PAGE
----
josh hadley | the shadows of pop culture | june 2016
It seems there is nothing original left out there. Nothing.
I was looking at the TV lineup for the coming season and there are nine shows based on movies, eight that are straight-up rip-offs of movies and three that are reboots of old TV series. That does not even count all of the adaptations from the likes of Marvel and DC Comics, or the TV series based on books, or the cartoons based on old movies. Seriously there is nothing new on television next season. NOTHING.
Movies are not faring any better. In 2014, of the top 50 films released, 36 were sequels, adaptations of video games, comic books or novels, based on a TV series or based on something that really happened or on a legend of some sort. 2015 ratcheted that ratio up a bit and 2016 is looking to be the same. None of this factors in the straight-up rip-offs either. How many films did you watch last year that were not in one of those camps?
Why is it so damn hard to do something new? I get it, it's risky, but none of these pedestrian derivatives would be able to be derived if someone had not originally taken a chance on something.
Now, I know that old adage about how there are only 10 stories and everything else is derived from those but I call bullsh*t on that. The creative community is overflowing with unique ideas that no one wants to listen to. Do you know how you HAVE to pitch a movie in Hollywood today?
"What's it like?"
"See, it's like Captain America with a touch of Mad Max but with the heart of Fault in Our Stars."
"What's it like" really means "What else can we market this as that the public will already know so we can put forth the least amount of effort for the most amount of gain?" You should not have to pitch something by using other things as a basis. A good idea should be caressed not slapped.
Does everything have to be a retread of what has come before? Has the never-ending stream of remakes/reimaginings/reboots deadened us to the very notion of something that has not been done before? Why is this so damn scary? Are we so bereft of the candor, honesty and pride that emerge due to achievement that we simply stopped caring?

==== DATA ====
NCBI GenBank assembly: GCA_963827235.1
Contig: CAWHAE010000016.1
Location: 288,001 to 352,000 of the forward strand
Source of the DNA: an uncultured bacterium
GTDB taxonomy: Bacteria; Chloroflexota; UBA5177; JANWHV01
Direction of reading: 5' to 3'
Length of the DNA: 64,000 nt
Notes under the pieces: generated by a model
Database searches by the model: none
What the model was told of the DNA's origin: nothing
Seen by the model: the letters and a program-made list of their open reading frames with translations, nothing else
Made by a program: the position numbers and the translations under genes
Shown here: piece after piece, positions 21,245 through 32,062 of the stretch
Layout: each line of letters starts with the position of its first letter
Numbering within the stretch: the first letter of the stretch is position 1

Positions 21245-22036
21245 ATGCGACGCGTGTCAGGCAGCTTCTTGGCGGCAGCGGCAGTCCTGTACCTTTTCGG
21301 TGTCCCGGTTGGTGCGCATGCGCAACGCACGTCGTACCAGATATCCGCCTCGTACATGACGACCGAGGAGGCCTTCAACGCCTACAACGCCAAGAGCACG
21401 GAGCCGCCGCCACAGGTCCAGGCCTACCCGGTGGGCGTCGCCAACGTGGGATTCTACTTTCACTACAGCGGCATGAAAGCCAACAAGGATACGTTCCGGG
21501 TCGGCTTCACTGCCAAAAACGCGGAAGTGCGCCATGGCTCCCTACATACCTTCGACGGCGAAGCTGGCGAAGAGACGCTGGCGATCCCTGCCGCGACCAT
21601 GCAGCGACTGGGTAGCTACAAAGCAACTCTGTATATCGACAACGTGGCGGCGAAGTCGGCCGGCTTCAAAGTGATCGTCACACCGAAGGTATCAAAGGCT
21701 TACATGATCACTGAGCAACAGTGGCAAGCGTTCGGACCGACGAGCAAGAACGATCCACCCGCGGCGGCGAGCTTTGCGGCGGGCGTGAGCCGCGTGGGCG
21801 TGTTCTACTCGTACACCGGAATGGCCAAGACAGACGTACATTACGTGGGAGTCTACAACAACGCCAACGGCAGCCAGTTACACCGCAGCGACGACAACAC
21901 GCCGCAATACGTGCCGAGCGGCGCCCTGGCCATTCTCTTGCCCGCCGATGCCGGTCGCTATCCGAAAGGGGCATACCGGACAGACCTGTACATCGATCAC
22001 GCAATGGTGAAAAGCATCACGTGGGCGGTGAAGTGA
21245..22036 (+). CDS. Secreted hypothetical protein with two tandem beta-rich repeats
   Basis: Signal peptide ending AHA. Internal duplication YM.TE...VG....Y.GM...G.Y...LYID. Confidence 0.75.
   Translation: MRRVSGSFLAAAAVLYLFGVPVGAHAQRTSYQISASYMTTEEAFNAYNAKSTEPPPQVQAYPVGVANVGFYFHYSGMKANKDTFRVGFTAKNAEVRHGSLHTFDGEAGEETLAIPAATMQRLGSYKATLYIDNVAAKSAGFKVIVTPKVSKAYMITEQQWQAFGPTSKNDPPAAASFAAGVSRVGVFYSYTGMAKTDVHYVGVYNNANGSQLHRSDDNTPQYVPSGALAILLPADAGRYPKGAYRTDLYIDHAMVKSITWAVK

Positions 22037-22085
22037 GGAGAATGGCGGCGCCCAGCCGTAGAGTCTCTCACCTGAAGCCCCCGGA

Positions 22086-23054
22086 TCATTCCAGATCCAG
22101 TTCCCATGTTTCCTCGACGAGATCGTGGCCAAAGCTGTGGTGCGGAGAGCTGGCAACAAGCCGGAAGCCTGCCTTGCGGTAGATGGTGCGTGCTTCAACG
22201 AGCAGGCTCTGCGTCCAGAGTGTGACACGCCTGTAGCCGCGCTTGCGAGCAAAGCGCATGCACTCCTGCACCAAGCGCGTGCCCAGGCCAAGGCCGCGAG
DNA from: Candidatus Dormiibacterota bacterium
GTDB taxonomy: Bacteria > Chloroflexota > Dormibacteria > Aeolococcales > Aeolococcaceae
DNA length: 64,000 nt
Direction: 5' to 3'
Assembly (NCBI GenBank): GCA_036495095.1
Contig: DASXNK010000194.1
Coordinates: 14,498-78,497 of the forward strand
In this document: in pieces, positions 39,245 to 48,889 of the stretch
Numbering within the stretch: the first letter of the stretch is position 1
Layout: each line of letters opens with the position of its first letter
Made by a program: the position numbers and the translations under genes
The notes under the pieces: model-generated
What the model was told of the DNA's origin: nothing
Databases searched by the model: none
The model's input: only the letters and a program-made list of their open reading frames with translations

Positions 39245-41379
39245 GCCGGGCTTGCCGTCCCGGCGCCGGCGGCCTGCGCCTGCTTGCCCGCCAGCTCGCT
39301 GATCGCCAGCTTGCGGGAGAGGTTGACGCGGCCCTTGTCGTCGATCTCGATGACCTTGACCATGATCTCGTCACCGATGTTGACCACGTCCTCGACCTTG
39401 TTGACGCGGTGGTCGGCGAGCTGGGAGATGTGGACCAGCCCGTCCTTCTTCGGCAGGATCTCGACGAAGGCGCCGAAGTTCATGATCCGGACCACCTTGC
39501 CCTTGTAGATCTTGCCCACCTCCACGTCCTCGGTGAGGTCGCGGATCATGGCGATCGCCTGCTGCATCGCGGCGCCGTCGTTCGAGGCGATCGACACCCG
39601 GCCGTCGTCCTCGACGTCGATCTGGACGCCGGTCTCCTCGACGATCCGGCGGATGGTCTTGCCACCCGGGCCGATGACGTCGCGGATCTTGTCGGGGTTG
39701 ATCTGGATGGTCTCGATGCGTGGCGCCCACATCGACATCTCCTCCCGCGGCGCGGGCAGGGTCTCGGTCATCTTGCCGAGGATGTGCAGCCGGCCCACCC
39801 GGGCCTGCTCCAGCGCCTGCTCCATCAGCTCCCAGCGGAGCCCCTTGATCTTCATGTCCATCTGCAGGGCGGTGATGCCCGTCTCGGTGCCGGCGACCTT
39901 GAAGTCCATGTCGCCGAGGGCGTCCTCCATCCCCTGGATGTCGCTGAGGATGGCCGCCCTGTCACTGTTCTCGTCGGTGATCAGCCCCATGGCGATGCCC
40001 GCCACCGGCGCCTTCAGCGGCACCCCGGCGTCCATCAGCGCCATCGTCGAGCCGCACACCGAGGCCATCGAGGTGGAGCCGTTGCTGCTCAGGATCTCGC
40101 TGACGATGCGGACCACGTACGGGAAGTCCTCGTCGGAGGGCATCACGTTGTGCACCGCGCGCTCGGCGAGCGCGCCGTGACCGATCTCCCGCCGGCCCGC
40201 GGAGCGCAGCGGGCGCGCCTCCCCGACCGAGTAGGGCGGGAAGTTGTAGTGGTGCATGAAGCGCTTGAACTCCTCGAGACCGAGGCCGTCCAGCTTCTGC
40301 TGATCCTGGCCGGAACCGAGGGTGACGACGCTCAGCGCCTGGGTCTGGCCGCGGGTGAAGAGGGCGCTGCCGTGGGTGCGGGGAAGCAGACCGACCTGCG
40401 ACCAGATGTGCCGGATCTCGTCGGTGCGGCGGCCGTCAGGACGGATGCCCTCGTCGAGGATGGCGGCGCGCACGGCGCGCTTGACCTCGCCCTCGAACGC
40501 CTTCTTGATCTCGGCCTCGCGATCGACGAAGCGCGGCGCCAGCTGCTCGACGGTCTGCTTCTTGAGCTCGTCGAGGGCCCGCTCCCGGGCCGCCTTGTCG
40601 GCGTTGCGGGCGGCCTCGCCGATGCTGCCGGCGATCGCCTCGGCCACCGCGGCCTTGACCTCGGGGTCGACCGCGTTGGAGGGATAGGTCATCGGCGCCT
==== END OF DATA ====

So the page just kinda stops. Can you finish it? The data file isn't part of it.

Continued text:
Quoting Michael Eisner (then CEO of Disney) “We have no obligation to make history. We have no obligation to make art. We have no obligation to make a statement. To make money is our only objective.” And how do you make money? By playing it safe. Original is not safe, original means taking a chance and when money is involved, chances are not taken.
This is the kind of cinematic environment that creates revolutions. In the 1970s when the New Hollywood movement started, it was due to the consumer being so sick of the safe and the same that they stopped indulging. New Hollywood CHANGED the system. The films that came out of the New Hollywood scene were movies of startling uniqueness, which undermined the very core of what "Hollywood" was.
Television had one as well. In the early '80s, TV was stagnating and the audience was tuning out in droves until the First Run Syndication movement was born which, just like with New Hollywood, changed EVERYTHING. Television programs that no network would ever have approved were now getting out there and dominating their big network parents.
These unoriginal projects are made out of fear and out of cynicism and when you make something out of fear it smells wrong from the start and when something comes from a place of cynicism it is corrupt by definition. That is the state we are in right now and one that SHOULD be dreaded not indulged.
The people (as a rule) do indeed want the familiar and hate to be challenged but they NEED to be and so do the industries of film and television. Right now movies are in danger of hitting that malaise that sparked New Hollywood and it may need another kick in the ass to right the ship and that kick needs to come soon and it needs to come from us. If something is a remake, a reboot, a sequel or based on a book ... simply don't go see it. If that TV show is based on an old TV show just turn it off. You have the power here. Exercise it.
A fiercely confrontational and arrogant critic whose stubborn nature makes him immanently readable and equally angering, Josh Hadley is a writer for magazines such as Hustler, Fangoria, Paracinema, Shadowland, Grindhouse Purgatory and Cashers du Cinemart, as well as a radio host on Jackalope Radio. Find more from him at 1201beyond.com, a website that only the most anti-social personalities would engage.